Basement insulation is a common feature on newer homes. If you’re finishing your basement you’re probably wondering “what should I do with the insulation that is already on my basement foundation walls?” The big silver padding that you see nailed to the wall of your basement is the insulation.
Should you remove the existing basement insulation before framing your basement walls? My opinion on this topic is purely that, an opinion. This really is an “it’s your choice” decision. I left my basement insulation up and framed the walls outside of it. Today I’ll walk you through my thought process so you can make the best choice for your basement project. It really was a decision making process, this question bugged me for about 4 or 5 days.
Will I save some space?
If I take my basement insulation down and then frame the walls right up against the foundation will I save some space? The answer, is yes. But not much.
Going purely by the numbers you will save about 3 inches on each side of the room as the insulation more or less puffs out at about 3 inches depending on the brand of insulation. That’s 6 inches in total. However…
There’s always a however isnt’ there? Why can’t it just be that’s it. That’s the answer. It’s not. The space where your basement foundation wall meets the basement floor is likely not perfectly clean and square.
In my brand new basement floor there are all kinds of concrete bits and mortar overrun that creeps out of the seam. This is a good sign because it tells me that it’s well sealed from critters and bugs but it also means that I can’t exactly build my framed wall straight up against the foundation wall. I’m going to have to come out an inch or so to ensure my wall will be flat against the floor.
Aha! You say. I will just clean up all that mortar goop and then frame my wall. Very well and good luck to you, but make sure that the lumber you are buying is perfectly straight. Because if that framing lumber has the slightest bow in it then you’ll have to face that side out towards the room. This will make your drywall guys cry in their pillows. Which in turn will cost you more money or worse, leave you with wavy walls.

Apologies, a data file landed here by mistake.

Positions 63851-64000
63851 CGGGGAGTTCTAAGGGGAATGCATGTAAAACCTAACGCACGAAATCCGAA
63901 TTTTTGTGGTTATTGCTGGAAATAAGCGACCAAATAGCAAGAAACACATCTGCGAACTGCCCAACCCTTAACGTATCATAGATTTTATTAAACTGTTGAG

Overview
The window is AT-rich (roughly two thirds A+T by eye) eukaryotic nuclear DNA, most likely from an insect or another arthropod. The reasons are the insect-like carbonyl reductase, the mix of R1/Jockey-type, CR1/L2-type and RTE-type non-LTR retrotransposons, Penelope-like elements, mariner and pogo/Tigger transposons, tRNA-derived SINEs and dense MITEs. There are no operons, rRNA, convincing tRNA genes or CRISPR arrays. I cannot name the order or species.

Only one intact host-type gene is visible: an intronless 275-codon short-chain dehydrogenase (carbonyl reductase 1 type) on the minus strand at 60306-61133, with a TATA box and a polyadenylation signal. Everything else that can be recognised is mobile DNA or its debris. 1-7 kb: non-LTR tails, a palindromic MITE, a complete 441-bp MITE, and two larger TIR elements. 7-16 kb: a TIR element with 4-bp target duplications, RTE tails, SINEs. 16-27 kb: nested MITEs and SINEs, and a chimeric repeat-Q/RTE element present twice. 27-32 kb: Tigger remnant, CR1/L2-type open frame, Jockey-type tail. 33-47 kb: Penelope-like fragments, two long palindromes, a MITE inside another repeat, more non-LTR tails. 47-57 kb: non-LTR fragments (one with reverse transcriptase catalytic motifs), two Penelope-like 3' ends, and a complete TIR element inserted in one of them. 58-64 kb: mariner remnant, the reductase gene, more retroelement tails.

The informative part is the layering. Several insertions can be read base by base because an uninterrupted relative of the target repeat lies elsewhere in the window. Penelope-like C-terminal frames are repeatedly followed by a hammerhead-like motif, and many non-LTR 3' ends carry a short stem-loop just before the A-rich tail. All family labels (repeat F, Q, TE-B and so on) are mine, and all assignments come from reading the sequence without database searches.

You probably still want that extra inch of room so that you can turn the bowed side of a stud towards the foundation wall, thus keeping your drywall side of the wall even.
You will save about 4 inches by removing your basement insulation
So now you know that you are likely going to have to give back and inch on each side, that’s 2 inches in total for two sides of a room. So let’s see, now we’re down to a total of 4 inches of extra space. I mean 4 inches is 4 inches. In a heated ping-pong match or game of pool that can make a difference. To me though, that’s not enough of a difference to go through all the hassle of tearing down the insulation and putting it back up. But, my basement was pretty big to begin with, in a smaller basement that could be a bigger deal.
Do I need this insulation?
If you decide to tear it down do you need to put it back up? Yes, you should insulate. Granted, the walls you are going to frame will also act as an insulator but have you ever touched drywall that isn’t insulated on a cold winter morning…. It’s cold baby, ice cold. I would either cut up your old insulation into strips and then put it back into the stud cavities or trash it and buy some new insulation that’s already pre-cut to the right width.
If your basement doesn’t have any insulation to begin with there are several options that you can consider. This website does a good job of explaining how to insulate your basement with extruded polystyrene foam.
What if I frame over it ?
I know what you’re thinking, I thought the same thing. When I frame my basement walls I will just squish the wall in over top of the insulation to save an inch or two. Bad idea. If you compress basement insulation (or any insulation) then it loses it’s “R” value. It is no longer an effective barrier of cold and heat. The framed wall studs can touch the insulation but don’t let them crush it.
Oh, and if you see any holes in your insulation go ahead and cover them with some duct tape before you close in everything. My cat “Badger” used our basement insulation as a ladder to get to the basement window, so that was kind of a problem for me.
Hopefully that sheds some light on this issue, it’s a very common question. I’ll have a different post about insulation for sound control – plus a very long post about sound abatement, so look for that in the coming weeks.